A discourse of Swami Vivekananda on Mahabharata :
(Delivered at the Shakespeare Club, Pasadena, California, February 1, 1900.)
So Savitri came to this hermitage and saw there Satyavan, the hermit's son, and her heart was conquered. She had escaped all the princes of the palaces and the courts, but here in the forest-refuge of King Dyumatsena, his son, Satyavan, stole her heart.
When Savitri returned to her father's house, he asked her, "Savitri, dear daughter, speak. Did you see anybody whom you would like to marry " Then softly with blushes, said Savitri, "Yes, father." "What is the name of the prince?" "He is no prince, but the son of King Dyumatsena who has lost his kingdom — a prince without a patrimony, who lives a monastic life, the life of a Sannyasin in a forest, collecting roots and herbs, helping and feeding his old father and mother, who live in a cottage."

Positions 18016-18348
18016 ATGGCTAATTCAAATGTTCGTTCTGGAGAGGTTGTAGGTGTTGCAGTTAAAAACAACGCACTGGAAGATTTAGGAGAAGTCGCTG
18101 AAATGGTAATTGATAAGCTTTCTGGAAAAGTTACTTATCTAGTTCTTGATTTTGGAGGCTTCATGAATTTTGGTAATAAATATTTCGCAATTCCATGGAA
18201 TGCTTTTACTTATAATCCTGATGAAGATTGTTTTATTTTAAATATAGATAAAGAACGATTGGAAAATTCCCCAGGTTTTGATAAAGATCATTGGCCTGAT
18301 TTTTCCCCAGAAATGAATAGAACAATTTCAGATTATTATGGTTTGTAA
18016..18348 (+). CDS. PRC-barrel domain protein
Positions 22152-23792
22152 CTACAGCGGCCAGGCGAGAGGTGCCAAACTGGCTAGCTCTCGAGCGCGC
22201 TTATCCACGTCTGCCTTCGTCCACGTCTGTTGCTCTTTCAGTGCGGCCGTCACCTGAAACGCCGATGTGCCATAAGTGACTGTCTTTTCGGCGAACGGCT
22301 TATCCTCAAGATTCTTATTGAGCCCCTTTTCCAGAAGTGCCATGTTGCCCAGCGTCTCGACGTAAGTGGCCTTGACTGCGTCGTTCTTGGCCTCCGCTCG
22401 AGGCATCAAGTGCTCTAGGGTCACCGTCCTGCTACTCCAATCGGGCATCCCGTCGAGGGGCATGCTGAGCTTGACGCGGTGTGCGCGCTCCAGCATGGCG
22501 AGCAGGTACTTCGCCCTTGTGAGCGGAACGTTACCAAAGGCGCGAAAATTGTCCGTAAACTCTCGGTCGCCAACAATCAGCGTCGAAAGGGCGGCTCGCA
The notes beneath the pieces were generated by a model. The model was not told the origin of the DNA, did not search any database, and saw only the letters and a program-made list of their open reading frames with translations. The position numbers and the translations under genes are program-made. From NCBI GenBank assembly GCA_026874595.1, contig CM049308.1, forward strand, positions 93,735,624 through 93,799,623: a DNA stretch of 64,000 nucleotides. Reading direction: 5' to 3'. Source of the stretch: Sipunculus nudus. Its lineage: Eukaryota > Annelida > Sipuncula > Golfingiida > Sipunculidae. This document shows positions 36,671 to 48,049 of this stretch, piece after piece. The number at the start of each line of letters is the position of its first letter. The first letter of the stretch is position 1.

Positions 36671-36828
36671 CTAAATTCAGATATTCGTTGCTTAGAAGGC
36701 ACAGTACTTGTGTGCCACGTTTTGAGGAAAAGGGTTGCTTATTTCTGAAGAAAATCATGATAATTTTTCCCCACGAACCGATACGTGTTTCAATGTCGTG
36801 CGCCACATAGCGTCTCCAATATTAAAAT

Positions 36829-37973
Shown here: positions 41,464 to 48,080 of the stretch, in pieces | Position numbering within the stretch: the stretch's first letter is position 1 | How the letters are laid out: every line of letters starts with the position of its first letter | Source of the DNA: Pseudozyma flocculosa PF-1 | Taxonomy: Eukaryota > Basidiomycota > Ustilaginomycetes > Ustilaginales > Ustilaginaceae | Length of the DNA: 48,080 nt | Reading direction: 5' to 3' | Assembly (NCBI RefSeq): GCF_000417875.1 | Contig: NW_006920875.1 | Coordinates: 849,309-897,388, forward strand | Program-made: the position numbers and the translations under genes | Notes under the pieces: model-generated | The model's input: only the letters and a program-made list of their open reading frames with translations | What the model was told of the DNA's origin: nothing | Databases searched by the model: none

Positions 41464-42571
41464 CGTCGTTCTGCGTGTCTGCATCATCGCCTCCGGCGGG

On hearing this the father consulted the Sage Nârada, who happened to be then present there, and he declared it was the most ill-omened choice that was ever made. The king then asked him to explain why it was so. And Narada said, "Within twelve months from this time the young man will die." Then the king started with terror, and spoke, "Savitri, this young man is going to die in twelve months, and you will become a widow: think of that! Desist from your choice, my child, you shall never be married to a short-lived and fated bridegroom." "Never mind, father; do not ask me to marry another person and sacrifice the chastity of mind, for I love and have accepted in my mind that good and brave Satyavan only as my husband. A maiden chooses only once, and she never departs from her troth." When the king found that Savitri was resolute in mind and heart, he complied. Then Savitri married prince Satyavan, and she quietly went from the palace of her father into the forest, to live with her chosen husband and help her husband's parents. Now, though Savitri knew the exact date when Satyavan was to die, she kept it hidden from him. Daily he went into the depths of the forest, collected fruits and flowers, gathered faggots, and then came back to the cottage, and she cooked the meals and helped the old people. Thus their lives went on until the fatal day came near, and three short days remained only. She took a severe vow of three nights' penance and holy fasts, and kept her hard vigils. Savitri spent sorrowful and sleepless nights with fervent prayers and unseen tears, till the dreaded morning dawned. That day Savitri could not bear him out of her sight, even for a moment. She begged permission from his parents to accompany her husband, when he went to gather the usual herbs and fuel, and gaining their consent she went. Suddenly, in faltering accents, he complained to his wife of feeling faint, "My head is dizzy, and my senses reel, dear Savitri, I feel sleep stealing over me; let me rest beside thee for a while." In fear and trembling she replied, "Come, lay your head upon my lap, my dearest lord." And he laid his burning head in the lap of his wife, and ere long sighed and expired. Clasping him to her, her eyes flowing with tears, there she sat in the lonesome forest, until the emissaries of Death approached to take away the soul of Satyavan. But they could not come near to the place where Savitri sat with the dead body of her husband, his head resting in her lap. There was a zone of fire surrounding her, and not one of the emissaries of Death could come within it. They all fled back from it, returned to King Yama, the God of Death, and told him why they could not obtain the soul of this man.